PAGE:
In an irrevocable trust the grantor’s ability to completely control the asset after it is placed into the trust is oftentimes wholly or partially lost. When an asset is titled into an irrevocable trust, the grantor’s ability to thereafter control that asset and its subsequent distribution is greatly diminished and in many cases non-existent.

 

Since the grantor has lost control of the asset by placing it into an irrevocable trust, there may be and oftentimes is a transfer tax consequence to the grantor resulting from the  grantor causing the asset to pass from his name into an irrevocable trust which the grantor  no longer completely controls. If the transfer to the irrevocable trust was accomplished by a sale from the grantor to the trust, then the grantor may have a capital gains income tax to pay on the appreciation of the asset during the time which he or she held title to the asset in his or her own name.

 

If the grantor “gave” the asset to the trust (transferred for no value received or less than fair market value of the asset on the date of transfer) the grantor may either have to pay gift tax on the transfer or use part of his or her lifetime exemption of $5,340,000 available against the gift tax to avoid paying the tax.

 

In many cases irrevocable trusts involve persons (primarily beneficiaries) who are not grantors of the trust. In those cases the grantor may establish the irrevocable trust during his or her lifetime or upon death. Oftentimes revocable trusts which grantors establish during their lifetimes, become irrevocable trusts after the death of the grantor.

 

In this type of situation a beneficiary may find that he or she has certain abilities to enjoy the benefits of an irrevocable trust during their lifetime (i.e. income from the trust, certain limited or defined abilities to receive portions of the principal of the trust). However, these beneficiaries may discover that they have no ownership of the trust assets and may never be entitled to receive the assets from the trust in their own name. These beneficiaries may or may not be granted the right to name the persons they desire to become beneficiaries of the trust after their death.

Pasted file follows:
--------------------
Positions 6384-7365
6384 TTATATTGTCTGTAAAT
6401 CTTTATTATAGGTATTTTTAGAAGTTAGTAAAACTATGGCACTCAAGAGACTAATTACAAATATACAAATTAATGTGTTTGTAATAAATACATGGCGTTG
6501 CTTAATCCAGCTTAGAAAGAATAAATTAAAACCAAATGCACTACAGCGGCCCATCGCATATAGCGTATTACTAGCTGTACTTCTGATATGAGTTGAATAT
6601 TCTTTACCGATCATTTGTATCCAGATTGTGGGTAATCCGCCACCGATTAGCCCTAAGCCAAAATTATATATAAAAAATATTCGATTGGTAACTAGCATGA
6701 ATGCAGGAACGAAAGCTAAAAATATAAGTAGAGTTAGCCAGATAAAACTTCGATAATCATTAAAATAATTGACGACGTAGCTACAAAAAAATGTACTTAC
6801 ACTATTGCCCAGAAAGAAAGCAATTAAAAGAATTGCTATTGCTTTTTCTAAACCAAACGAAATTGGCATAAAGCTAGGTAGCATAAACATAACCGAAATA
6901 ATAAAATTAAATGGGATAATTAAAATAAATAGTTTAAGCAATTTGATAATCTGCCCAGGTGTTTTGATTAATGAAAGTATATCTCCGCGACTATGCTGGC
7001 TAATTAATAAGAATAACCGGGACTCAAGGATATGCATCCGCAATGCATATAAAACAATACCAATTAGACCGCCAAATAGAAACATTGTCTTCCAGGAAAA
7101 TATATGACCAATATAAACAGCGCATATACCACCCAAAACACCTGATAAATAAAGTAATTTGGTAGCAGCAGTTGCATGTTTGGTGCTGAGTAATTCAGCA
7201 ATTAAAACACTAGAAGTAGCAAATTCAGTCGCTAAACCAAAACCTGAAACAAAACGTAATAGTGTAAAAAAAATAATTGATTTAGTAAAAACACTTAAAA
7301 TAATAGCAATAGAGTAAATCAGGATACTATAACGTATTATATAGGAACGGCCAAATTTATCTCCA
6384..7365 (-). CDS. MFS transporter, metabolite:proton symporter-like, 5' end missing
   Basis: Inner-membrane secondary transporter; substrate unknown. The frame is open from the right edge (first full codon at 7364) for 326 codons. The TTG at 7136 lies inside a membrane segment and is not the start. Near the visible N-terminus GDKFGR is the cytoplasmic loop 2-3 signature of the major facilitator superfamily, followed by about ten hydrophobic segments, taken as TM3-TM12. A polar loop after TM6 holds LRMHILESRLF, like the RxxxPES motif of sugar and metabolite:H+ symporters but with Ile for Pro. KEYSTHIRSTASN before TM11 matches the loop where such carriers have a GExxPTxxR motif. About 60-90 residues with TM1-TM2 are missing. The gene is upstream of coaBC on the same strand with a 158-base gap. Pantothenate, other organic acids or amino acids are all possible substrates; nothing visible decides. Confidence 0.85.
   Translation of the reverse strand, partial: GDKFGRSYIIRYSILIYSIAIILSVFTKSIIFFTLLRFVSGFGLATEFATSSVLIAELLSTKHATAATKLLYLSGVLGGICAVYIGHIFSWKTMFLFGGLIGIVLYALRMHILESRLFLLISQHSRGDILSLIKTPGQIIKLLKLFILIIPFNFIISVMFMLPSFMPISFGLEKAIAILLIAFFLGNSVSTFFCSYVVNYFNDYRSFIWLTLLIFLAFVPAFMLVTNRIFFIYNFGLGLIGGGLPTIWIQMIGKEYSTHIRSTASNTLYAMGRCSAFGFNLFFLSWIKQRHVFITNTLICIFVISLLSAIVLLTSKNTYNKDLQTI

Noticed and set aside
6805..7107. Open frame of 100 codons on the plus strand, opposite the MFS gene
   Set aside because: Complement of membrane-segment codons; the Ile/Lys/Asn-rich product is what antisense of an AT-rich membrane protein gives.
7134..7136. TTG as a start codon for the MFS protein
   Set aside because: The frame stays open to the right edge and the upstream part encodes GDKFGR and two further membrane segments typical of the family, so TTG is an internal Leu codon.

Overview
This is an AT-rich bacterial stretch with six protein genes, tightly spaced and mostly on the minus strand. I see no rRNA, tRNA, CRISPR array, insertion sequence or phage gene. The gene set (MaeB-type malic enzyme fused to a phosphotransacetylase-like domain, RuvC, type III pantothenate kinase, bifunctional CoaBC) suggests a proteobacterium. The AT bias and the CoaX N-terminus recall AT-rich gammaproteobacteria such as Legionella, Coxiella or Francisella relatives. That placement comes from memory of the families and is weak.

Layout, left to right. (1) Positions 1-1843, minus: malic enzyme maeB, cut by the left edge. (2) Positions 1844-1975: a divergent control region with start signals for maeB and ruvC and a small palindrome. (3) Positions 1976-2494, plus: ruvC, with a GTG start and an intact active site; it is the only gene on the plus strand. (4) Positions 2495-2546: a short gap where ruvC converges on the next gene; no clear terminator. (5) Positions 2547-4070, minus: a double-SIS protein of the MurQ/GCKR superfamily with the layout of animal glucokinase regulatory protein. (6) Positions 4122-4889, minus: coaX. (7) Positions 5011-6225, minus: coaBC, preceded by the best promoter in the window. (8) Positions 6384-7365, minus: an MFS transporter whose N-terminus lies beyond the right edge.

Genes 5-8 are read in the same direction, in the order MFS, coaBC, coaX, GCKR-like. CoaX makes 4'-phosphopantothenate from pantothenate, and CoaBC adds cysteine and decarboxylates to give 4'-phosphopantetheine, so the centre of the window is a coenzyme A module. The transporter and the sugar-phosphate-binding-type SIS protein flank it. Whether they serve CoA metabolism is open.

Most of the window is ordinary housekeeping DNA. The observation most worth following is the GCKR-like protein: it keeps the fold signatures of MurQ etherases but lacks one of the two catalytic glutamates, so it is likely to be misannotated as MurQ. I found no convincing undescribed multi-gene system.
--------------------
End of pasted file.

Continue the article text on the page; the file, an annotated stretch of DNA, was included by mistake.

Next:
As I have said and written many times before, it’s all about control, who controls the assets and who will have the ability to control the assets in the future.  Irrevocable trusts are just one of many important planning tools which enable those planning their estates to maintain control of their assets during their lifetimes and after their death.

 

This article was written by David F. Bacon, Attorney and Ohio State Bar Association Board Certified Specialist in probate, trust and estate planning. David Bacon, Jeff Roth, and Jessica Moon are members in Roth & Bacon Attorneys, LLC with offices in Upper Sandusky, Marion, and Port Clinton, Ohio and Fort Myers, Florida. They have focused their practice to provide estate and business planning concepts to their clients. Nothing in this article is intended for, nor should be relied upon as individual legal advice. The purpose of this article is to help educate the public on concepts of law as they pertain to estate and business planning. Copyright @ David F. Bacon 2007